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Don't do (inelegant) crimes
or other kinds of crime either I guess
Lots of news this week! So much news that I couldn’t fit it all under the length limits that GMail imposes for some reason. That means paid subscribers get a bonus post with all the additional content I couldn’t fit into the main post! Not a subscriber yet? No worries! This post will unlock for everyone in 48 hours.
In this issue:
Sometimes I want to buy a gumball (reader submitted)
They can’t seize Bitcoin but they can seize you (reader submitted)
A rug by any other name
Don’t get tattoos of your investments
Sometimes I want to buy a gumball
Regarding speed, it feels like you are technically correct,1 but it feels like the wrong argument to make considering … the technologies that win almost always favor the consumer over any other party. Do we really see people ever making coffee purchases with bitcoin and is that even relevant to bitcoin being successful? Also regarding block sizes, isn't there still a benefit to being able to split a dollar into 4 quarters? It doesn't mean that 4 quarters is worth more, but sometimes I want to buy a gumball that costs $0.50. — MJ
Last Wednesday I wrote about how Bitcoin is the fastest money in human history. One of the things we talked about is how Visa only seems fast to consumers, but is actually very slow for merchants. It’s quick if you are buying coffee, but slow if you are selling it! Still, convenience for consumers usually wins: despite my clever criticisms most coffee is still sold via credit cards and will probably continue to be.
The point isn’t that Bitcoin would be a better way to buy coffee (clearly it wouldn’t be) the point is that we don’t buy coffee with money at all — we use debt. We could just as easily denominate that debt in BTC as USD if we wanted to. When payments are small and risk is low debt offers more convenience and speed than money, so credit will always makes more sense for buying coffee even in a world where everything was priced in Bitcoin.
Splitting the work of mining into smaller blocks is actually worse than it seems. First because security comes from the work being done by the network not from the blocks that the work is stored in. Miners on the network are already creating expense for a would-be double-spender even before the transaction is confirmed. That means that more frequent checkpoints aren’t actually buying you as much as it might seem.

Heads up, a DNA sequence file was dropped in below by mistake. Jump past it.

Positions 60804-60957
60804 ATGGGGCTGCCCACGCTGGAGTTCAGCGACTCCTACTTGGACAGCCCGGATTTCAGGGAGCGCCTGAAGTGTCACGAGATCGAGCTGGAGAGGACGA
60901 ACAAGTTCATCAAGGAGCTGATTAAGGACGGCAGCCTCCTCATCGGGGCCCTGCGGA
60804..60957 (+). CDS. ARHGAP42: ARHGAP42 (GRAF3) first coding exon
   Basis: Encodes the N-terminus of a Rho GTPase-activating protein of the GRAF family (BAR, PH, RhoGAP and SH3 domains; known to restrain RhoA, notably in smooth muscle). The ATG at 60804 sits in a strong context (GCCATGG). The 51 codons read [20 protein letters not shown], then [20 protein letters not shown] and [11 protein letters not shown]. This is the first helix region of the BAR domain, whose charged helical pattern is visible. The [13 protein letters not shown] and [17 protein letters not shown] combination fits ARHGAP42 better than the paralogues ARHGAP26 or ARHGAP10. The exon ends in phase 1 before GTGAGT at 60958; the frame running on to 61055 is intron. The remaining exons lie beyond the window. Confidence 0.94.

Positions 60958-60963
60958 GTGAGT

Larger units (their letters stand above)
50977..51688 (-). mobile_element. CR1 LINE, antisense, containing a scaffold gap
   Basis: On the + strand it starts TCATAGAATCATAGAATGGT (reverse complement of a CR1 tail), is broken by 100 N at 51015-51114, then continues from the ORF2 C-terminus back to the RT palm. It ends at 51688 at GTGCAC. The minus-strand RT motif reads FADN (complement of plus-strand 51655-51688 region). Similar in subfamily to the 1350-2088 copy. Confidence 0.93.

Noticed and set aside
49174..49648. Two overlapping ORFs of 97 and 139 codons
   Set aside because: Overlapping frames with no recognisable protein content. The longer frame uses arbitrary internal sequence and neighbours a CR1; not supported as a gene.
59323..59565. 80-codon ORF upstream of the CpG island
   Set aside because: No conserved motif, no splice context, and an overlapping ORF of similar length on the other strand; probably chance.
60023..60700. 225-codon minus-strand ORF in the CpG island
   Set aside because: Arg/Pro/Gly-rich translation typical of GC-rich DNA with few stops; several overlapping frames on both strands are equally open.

More importantly, when a miner discovers a valid block they get a small but material head start mining the next block, because everyone else on the network has to download and confirm the last block before they can start mining on top of it. Smaller block times make that advantage larger, which rewards the winners and causes mining to eventually centralize. This thread explores the math behind that intuition in greater detail.
They can’t seize Bitcoin but they can seize you
Last week we talked about how Bitcoin could still be decentralized even if most individual users were priced out of the network and forced to use Bitcoin banks. Basically as long as Bitcoin itself is decentralized no one will be able to impose regulations on Bitcoin banks and new banks can emerge to offer whatever services the market is asking for, regardless of government regulation.
The fact that the government is powerless to stop Bitcoin doesn’t mean they are powerless to stop anyone who is using Bitcoin, of course. If you buy or sell your Bitcoin on an exchange that practices KYC/AML it will be relatively trivial to tie your identity to the public Bitcoin transactions and come knocking on your door to ask awkward questions. They can’t seize your Bitcoin but they can still seize you.
Nothing in this newsletter is ever legal advice, but I do not recommend using a bank account tied to your legal identity for crimes. At a minimum it is inelegant. But there are other ways to acquire Bitcoin. You can buy them from a peer-to-peer marketplace like localbitcoins.com or you could sell goods/services priced in Bitcoin. If you are particularly committed you can buy a second-hand mining rig and use it to mine some fresh bitcoin completely anonymously.